"They are tipped employees," he said, watching the last of the lunch rush leave a Papa John's in Arlington, Va. "They've got to break even getting to your door."
A representative for Pizza Hut declined to comment for this article, but a reporter was charged $1.85 for delivery of a $12.99 pan crust Ultimate Meat Grill last week.
Donna Ojjeh got four large pizzas and three orders of buffalo wings from Pizza Hut delivered to her Oakton, Va., home for her 16-year-old son and eight of his friends last week. She remembered paying a small delivery fee but said she felt sorry for the guy who brought it to them. She tipped him $10.
"I was just going, 'Man, I don't want to lose him,' " she said.
Ojjeh knows about pain at the pump as proprietor of Maids of Fairfax. In August 2005, her monthly gas bill for her 18 cleaning crews was $2,500. Last month, it was $4,700. Ojjeh said that she was trying to consolidate the crews' trips to save money but that she hadn't added a fuel surcharge.
"I just feel terrible to try to pass that increase on to my customers," she said, fearing it would only irritate them.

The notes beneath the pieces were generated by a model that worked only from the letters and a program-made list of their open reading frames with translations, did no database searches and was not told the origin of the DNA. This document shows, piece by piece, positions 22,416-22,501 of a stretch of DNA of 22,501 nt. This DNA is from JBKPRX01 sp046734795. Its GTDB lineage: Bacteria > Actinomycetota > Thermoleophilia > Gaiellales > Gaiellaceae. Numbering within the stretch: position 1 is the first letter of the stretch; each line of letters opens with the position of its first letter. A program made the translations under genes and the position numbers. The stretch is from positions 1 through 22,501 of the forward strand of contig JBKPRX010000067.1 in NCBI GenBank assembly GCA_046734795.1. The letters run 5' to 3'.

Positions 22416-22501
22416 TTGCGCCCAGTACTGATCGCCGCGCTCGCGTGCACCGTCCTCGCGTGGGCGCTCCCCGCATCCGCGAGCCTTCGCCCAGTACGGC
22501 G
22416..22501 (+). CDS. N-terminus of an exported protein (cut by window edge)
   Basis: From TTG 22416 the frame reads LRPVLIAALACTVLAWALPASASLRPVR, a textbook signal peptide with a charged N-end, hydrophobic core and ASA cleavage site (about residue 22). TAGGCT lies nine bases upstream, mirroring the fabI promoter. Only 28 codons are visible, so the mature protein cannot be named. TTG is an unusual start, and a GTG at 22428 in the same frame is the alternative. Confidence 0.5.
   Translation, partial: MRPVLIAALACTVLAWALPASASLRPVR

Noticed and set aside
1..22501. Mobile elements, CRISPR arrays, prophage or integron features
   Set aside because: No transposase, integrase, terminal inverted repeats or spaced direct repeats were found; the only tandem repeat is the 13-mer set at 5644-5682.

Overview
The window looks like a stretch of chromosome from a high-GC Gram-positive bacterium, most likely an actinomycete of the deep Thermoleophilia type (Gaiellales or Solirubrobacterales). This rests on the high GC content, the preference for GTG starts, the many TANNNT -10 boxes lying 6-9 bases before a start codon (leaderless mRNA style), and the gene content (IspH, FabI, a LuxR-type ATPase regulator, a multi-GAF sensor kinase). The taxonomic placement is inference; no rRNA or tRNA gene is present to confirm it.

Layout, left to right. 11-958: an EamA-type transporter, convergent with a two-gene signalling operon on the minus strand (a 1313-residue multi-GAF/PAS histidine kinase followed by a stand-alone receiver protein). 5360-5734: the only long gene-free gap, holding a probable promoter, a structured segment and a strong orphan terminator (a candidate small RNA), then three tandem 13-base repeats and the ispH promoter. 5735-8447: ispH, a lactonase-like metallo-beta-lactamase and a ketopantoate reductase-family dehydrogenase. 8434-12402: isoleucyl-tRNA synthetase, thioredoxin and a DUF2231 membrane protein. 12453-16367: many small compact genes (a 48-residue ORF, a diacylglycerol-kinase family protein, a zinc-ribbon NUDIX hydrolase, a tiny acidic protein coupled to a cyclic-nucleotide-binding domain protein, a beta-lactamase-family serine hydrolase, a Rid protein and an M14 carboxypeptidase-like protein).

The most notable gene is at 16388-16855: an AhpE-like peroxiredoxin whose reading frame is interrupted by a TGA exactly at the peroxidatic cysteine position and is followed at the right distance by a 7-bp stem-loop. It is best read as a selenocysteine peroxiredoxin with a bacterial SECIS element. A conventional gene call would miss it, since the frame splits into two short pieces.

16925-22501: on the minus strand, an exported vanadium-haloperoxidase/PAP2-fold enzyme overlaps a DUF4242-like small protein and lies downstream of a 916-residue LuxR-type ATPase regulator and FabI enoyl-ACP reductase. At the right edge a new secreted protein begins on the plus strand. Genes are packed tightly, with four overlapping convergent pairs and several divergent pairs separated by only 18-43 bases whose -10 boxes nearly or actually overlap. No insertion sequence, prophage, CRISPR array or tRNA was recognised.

But consumers are not the only ones paying surcharges. Companies say their suppliers are tacking on the fees as well.
In addition to watching his fuel bill double over the past year, Mark Crooks, a manager with heating and plumbing company John C. Flood in Montgomery County, Md., said the costs of receiving shipments of parts and tools had also grown. Meanwhile, the price of metals had driven up the cost of his materials.
"It's not just the gasoline," Crooks said. "We're feeling it in every part of our business."
Crooks said the company has considered giving drivers GPS units and other measures to make them more fuel efficient. It is also debating whether to institute a fuel surcharge: How would customers react? Would they simply prefer a higher price altogether? What would that do to their promise of free estimates?
"We know everybody else is hurting, too," Crooks said. "We try to hold the line as small as we can profitably. We just have to make a decision."